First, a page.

If you've watched America's Next Top Model you might be familiar with the term "smise". It refers to "smiling with your eyes". While not everyone needs headshots to apply to become a model on popular TV shows, the general concept still applies. Smiling with your eyes instead of your mouth is the way to go for headshots. Your photographer should help you with getting that smile out of you.

Depending on the type of look you're going for, you of course might want to get some silly or more fun options. Especially if you're an actor and are applying for a specific role with the photos, this may apply.

In terms of the actual shot, most people have one better side that accentuates their jawline more and simply looks more symmetrical. Again, you can safely rely on your photographer to help you show your best angles. Keep in mind though that headshots work both front-facing or at a ~45° angle.

Backgrounds for professional headshots

The standard go-to option for professional headshots, especially corporate headshots or headshots in a business context, is white, a light gray, or black. The key point of the chosen background is to not be distracting and to focus the attention on your face. 

Even if you choose to not have a seamless paper background or shoot against a monochromatic wall, you should choose a background that is non-distracting. Make sure that the entire area around your head is one color and texture, or that the background is blurred out. 

Professional Headshot Retouching

How much you want your headshot to be retouched is your choice. As a general rule-of-thumb it's good to think: if it's still in the same spot in two weeks, keep it in. That's meant to say - stray hair, pimples, skin blemishes can always be retouched. You want to be sure though that if someone that saw your headshot still recognizes you. You can optionally choose to brighten your eyes, whiten your teeth, or have slight wrinkles removed from your images. Your photographer or their retoucher can often advise on the level of recommended retouching.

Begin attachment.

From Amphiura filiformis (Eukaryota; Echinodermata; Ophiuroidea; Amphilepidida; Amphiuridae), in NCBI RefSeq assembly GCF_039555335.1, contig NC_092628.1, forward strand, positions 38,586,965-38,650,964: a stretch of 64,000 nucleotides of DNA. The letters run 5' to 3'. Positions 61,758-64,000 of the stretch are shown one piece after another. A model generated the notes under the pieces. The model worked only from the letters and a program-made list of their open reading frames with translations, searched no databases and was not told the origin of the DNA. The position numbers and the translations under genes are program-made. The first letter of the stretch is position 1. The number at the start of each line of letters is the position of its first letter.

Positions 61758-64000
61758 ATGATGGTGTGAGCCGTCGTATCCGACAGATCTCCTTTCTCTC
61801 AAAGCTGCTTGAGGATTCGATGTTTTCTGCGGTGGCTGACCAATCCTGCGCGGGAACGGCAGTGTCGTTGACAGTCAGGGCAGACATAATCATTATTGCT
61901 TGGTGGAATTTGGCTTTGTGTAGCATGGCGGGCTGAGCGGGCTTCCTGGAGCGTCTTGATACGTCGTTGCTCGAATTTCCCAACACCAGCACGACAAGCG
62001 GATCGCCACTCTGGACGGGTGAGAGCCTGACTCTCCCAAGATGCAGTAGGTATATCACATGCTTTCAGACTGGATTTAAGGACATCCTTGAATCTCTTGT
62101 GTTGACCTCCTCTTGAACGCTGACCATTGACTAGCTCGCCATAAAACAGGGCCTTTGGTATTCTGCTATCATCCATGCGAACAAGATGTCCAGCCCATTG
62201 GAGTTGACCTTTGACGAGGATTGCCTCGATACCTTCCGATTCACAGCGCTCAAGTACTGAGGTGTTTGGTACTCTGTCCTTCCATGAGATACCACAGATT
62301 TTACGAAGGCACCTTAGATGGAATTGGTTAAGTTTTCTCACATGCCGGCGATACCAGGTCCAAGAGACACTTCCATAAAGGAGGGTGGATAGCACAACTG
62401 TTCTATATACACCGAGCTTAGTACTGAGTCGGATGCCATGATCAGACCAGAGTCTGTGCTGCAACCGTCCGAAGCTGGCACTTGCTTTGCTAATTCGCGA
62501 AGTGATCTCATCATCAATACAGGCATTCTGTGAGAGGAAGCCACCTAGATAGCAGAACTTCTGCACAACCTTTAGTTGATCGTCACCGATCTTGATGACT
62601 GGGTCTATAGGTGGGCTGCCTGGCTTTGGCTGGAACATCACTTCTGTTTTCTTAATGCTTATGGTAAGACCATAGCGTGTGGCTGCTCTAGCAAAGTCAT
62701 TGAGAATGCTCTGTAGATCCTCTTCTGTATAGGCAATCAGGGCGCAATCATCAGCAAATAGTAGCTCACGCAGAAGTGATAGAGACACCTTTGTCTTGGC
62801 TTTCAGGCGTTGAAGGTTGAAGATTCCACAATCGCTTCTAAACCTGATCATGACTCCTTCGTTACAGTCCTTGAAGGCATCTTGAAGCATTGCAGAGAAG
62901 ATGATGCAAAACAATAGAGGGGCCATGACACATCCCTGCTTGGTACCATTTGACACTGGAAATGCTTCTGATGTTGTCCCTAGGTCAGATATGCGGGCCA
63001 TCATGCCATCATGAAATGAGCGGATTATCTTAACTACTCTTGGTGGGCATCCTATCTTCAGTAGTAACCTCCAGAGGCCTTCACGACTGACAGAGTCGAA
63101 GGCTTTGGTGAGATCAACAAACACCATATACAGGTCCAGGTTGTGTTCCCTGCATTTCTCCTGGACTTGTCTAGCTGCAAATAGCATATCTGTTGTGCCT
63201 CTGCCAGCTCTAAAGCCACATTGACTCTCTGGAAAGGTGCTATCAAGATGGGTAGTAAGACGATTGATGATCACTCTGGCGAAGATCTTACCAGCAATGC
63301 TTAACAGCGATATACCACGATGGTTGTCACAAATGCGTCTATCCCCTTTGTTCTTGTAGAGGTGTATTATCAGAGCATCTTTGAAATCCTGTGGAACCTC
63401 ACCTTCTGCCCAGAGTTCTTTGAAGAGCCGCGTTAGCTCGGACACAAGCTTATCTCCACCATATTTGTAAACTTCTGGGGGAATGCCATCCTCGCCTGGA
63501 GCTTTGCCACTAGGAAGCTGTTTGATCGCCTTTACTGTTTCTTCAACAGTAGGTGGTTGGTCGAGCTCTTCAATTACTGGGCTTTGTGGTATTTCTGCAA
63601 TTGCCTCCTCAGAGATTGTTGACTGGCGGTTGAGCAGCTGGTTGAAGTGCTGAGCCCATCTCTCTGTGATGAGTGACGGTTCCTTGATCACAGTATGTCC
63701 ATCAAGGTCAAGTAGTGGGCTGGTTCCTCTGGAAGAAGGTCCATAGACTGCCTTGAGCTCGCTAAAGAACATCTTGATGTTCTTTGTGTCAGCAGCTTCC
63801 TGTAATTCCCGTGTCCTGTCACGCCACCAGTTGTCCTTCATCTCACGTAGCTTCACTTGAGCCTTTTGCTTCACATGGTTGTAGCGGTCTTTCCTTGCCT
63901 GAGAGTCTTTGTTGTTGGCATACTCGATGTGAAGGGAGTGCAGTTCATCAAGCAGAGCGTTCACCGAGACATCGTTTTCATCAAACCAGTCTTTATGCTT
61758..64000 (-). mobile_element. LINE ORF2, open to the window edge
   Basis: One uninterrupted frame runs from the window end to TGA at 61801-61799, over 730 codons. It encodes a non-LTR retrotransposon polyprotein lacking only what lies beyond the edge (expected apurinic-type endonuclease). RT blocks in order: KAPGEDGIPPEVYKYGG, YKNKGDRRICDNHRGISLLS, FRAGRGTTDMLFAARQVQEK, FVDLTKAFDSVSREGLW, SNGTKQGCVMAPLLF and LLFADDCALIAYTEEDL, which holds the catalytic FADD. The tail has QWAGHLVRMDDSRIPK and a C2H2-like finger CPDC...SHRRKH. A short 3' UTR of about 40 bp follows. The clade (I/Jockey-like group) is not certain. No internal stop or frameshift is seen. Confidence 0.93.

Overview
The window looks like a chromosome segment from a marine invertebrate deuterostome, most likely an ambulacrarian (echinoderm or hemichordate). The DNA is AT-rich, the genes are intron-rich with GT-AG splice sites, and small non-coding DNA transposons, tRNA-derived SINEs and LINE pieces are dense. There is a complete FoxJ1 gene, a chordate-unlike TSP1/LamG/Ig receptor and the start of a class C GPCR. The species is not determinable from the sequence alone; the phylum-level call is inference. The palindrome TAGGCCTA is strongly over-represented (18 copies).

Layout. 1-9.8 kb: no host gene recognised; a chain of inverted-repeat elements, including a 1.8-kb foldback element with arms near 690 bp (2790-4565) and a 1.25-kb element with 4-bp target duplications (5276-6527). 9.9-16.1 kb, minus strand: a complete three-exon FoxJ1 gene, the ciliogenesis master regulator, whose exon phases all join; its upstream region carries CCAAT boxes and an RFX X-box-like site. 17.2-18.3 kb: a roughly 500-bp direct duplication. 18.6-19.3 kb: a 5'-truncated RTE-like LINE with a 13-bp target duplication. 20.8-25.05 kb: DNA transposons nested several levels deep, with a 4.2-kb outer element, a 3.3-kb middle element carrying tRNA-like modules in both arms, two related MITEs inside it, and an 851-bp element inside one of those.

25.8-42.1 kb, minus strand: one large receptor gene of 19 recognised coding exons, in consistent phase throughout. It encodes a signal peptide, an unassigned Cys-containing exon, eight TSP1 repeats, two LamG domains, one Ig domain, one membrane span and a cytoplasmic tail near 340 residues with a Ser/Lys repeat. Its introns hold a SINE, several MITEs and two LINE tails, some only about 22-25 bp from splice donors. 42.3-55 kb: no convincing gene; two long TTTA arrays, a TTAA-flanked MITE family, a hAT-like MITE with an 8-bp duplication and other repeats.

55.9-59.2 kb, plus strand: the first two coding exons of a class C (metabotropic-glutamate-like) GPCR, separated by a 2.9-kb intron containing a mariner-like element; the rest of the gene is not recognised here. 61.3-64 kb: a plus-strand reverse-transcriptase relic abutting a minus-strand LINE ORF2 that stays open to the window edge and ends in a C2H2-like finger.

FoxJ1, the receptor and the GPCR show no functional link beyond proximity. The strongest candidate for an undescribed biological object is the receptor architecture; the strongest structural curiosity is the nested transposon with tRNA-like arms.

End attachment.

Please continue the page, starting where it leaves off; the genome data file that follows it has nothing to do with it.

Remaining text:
What is the difference between a professional headshot and a portrait?

The short answer: every headshot is a portrait but not every portrait is a headshot. Headshots are meant to market yourself and to show the viewer what you look like. This will be done with the lighting, crop, posing, and backgrounds mentioned above. Portraits do not require that you actually look straight into the camera and can be somewhat more candid.

The key difference is that portraits give you a lot more room. Both physically in terms of how tightly they're cropped, but also in terms of lighting and expressions you can use in your portraits.

Is a selfie a headshot?

In theory, a selfie can be a headshot, but in most cases it will not be considered a professional headshot. Selfies are, generally speaking, for personal use while professional headshots are for a commercial use. If you're a social media influencer or Youtuber that might of course be different. But professional headshots are normally taken by a  photographer while selfies, well, they're taken by you 🤳🏼

We hope the above blog post helps you identifying a little better what a (typical) headshot is and what more creative headshots can look like. Always keep in mind, it's your face that markets yourself in a headshot. So go get one this season and update your Linkedin or other social media profiles and your website with a professional headshot from the SpeedyHeadshots Team.